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What Type of Cancer Causes Loss of Appetite? 

We may talk about all types of cancer as though they are the same illness, but the truth is that each variety of this deadly disease is its own unique ailment – though the types are often closely related. Cancer of the stomach may behave differently and have different effects compared to cancer of the brain or bone marrow, but each has the potential to wreak havoc on a patient’s body. The symptoms of cancer can take many forms, and in some cases, there are no symptoms at all until the disease has progressed. One symptom often associated with cancer and its treatments is a loss of appetite, which frequently leads to unwanted weight loss and can require the use of liquid nutritional supplements. So, what type of cancer causes a loss of appetite, and is there anything a patient can do about it? To find out, keep reading as the people at ENU explain. 

Common Symptoms of Cancer 

Because cancer can affect any tissue in the body, it is virtually impossible to generalize about the symptoms of this condition. Essentially, cancer leads to abnormal activity in the cells it infects; cancer of the bladder may cause blood to appear in a patient’s urine, for example, but that same symptom would probably not show up in a person with leukemia or breast cancer. 

Despite the unpredictability of these symptoms, however, there are a few hallmarks to look out for when trying to identify the presence of cancer. One relatively common symptom is the appearance of blood where it shouldn’t be, such as in the saliva, urine, or stool. Any lumps, including those that are painless, should also be checked out; keep in mind that these can show up inside the body, which explains why some cancer patients report the sensation of having something pressing against their esophagus, stomach, or other internal organs. 

More severe symptoms can be scarier but are easier to spot. A brain tumor can cause significant neurological changes – seizures or a loss of vision, for instance – that hint at the presence of cancer, but more often the symptoms are less clear: A persistent cough or unexplained bruise could indicate this disease as well, though they typically signify only a minor illness. If you have symptoms that linger for more than a week or two, getting them checked out by your doctor can provide some answers either way.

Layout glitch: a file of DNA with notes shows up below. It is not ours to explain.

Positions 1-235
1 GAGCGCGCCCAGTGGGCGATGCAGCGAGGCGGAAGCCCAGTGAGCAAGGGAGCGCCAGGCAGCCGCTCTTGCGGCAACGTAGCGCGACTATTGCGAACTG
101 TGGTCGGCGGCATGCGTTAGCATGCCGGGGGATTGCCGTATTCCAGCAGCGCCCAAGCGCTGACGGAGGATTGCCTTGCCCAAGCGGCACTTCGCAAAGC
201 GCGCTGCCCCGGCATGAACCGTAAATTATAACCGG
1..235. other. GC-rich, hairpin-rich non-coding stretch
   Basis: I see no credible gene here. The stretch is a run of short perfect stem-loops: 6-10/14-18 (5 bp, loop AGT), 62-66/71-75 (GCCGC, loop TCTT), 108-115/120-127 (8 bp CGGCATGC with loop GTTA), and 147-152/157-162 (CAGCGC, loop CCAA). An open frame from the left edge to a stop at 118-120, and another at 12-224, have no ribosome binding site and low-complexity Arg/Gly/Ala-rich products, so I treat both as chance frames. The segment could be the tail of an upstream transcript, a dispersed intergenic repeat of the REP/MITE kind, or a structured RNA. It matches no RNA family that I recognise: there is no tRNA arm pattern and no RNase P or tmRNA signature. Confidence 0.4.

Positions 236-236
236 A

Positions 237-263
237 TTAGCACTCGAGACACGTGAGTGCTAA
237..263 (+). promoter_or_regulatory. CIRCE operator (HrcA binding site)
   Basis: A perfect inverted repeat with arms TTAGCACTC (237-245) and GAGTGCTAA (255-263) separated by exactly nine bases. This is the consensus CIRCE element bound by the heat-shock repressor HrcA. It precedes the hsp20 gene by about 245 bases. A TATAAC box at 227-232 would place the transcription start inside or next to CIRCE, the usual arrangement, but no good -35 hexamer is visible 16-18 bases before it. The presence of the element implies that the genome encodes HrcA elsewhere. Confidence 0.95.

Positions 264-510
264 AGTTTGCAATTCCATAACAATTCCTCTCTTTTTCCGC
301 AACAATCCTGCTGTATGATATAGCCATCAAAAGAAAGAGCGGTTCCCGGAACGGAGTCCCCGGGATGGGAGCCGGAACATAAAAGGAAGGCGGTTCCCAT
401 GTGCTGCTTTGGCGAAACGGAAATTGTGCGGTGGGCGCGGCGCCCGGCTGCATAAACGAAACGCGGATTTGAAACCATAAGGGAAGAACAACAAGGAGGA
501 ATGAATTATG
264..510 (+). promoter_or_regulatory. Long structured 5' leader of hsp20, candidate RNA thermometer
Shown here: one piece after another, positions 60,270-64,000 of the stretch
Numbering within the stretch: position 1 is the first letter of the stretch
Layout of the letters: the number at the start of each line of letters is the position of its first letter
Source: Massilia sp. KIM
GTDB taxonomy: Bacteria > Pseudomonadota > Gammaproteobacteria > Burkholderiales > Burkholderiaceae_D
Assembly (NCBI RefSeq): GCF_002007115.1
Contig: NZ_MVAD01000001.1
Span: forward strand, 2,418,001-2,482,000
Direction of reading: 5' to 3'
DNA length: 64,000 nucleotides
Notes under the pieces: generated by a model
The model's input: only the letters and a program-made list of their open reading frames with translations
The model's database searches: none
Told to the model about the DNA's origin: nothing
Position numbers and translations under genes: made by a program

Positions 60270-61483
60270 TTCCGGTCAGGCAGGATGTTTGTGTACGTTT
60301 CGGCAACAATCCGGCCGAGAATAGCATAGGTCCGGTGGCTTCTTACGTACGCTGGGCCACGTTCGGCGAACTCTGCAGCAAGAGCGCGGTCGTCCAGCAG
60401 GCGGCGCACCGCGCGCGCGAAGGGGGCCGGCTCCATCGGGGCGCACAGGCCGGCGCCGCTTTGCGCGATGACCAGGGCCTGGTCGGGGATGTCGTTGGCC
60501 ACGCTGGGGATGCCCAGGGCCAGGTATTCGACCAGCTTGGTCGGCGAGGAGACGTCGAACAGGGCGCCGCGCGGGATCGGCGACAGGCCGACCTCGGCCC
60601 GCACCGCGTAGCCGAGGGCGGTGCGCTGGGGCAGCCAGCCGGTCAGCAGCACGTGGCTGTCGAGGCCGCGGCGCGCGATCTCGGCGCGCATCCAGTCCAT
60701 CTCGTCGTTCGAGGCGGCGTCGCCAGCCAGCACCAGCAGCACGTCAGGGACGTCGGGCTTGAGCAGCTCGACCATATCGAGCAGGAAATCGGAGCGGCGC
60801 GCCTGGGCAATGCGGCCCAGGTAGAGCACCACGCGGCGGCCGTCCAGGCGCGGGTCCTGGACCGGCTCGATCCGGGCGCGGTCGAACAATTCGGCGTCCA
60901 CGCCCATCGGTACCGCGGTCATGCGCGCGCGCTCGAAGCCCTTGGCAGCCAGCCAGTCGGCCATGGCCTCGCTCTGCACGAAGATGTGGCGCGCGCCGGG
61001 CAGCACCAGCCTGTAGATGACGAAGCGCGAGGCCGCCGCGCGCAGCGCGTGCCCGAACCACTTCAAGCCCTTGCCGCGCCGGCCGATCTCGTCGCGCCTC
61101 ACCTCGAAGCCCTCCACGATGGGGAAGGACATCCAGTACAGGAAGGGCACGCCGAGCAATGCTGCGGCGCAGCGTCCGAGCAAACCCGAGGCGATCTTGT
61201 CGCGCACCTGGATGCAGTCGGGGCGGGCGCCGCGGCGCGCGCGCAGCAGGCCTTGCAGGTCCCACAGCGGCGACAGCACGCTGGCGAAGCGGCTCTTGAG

Effects of Cancer on Appetite 

In the majority of cases, the onset of cancer has little effect on hunger, though more advanced forms of the disease can cause fundamental changes in a patients metabolism; when this happens, the patient can sometimes experience changes in appetite. Specific kinds of cancer can also have an indirect impact on a patient’s appetite, such as if a tumor in the abdomen presses on the stomach, which can create a feeling of fullness. Leukemia and lymphoma can lead to a similar issue, as they can cause the spleen to enlarge, which creates feelings of fullness as well. 

More often, however, a patient’s appetite changes are the result of a cancer treatment, rather than of the disease itself. Chemotherapy and certain forms of radiation can lead to a loss of appetite, either directly or by causing a side effect that interferes with eating. For instance, acute nausea is a very common side effect of chemo and other cancer treatments, and it can make a patient less hungry as it persists. Other side effects that can cause a loss of appetite include mouth sores, trouble swallowing, changes in taste, chronic nerve pain, or the onset of depression. 

Coping with a Loss of Appetite During Cancer 

Most of the time, the primary treatment for a loss of appetite would be to find the underlying cause and treat it, but cancer patients seldom have that option. Instead, the best most patients can do is to try and mitigate their symptoms and get as many calories and nutrients as they can throughout their day. Below are a few tips for improving appetite during cancer: 

  • Practice good oral hygiene – This one may seem like a no-brainer, but oral hygiene becomes even more important while battling cancer. Keeping your mouth clean and healthy can reduce the severity of the mouth sores and taste changes that sometimes accompany chemo, which can lead to a stronger appetite. 
  • Spread out your meals – Rather than eating three big meals, try picking at more frequent, smaller meals throughout your day. Also, keep snacks on hand in case your appetite makes a brief appearance, and try to build any meal schedule around the times of day when you are most hungry. 
  • Focus on calories – If you’re struggling to keep your weight up during your treatments, try to focus more on high-calorie foods and drinks. That could mean drinking protein shake for cancer patients, eating snack foods, or cooking with fatty oils and condiments – whatever gives your body the energy it needs. 

If you are having a hard time eating or maintaining a healthy weight during your cancer treatments, talk to a nutritionist or your cancer care team. Your doctor may be able to make adjustments to your treatment type or schedule, which could boost your appetite; even if that’s not an option, a dietician or medical nutrition support specialist may be able to help you make lifestyle changes that improve your condition. 

Balanced, Convenient Nutrition Available from ENU 

Sometimes, preparing a meal is just too much work, especially for a cancer patient. That’s why ENU offers wholesome, balanced nutrition in the form of our meal replacement shakes; if you have trouble chewing or swallowing – or if you have any of the myriad side effects that can impact a patient’s appetite  a shake from ENU can provide the calories and nutrients your body needs to keep fighting. To learn more about our shakes and how they can help you or someone you know, visit ENU online or call (855) 266-6733 today.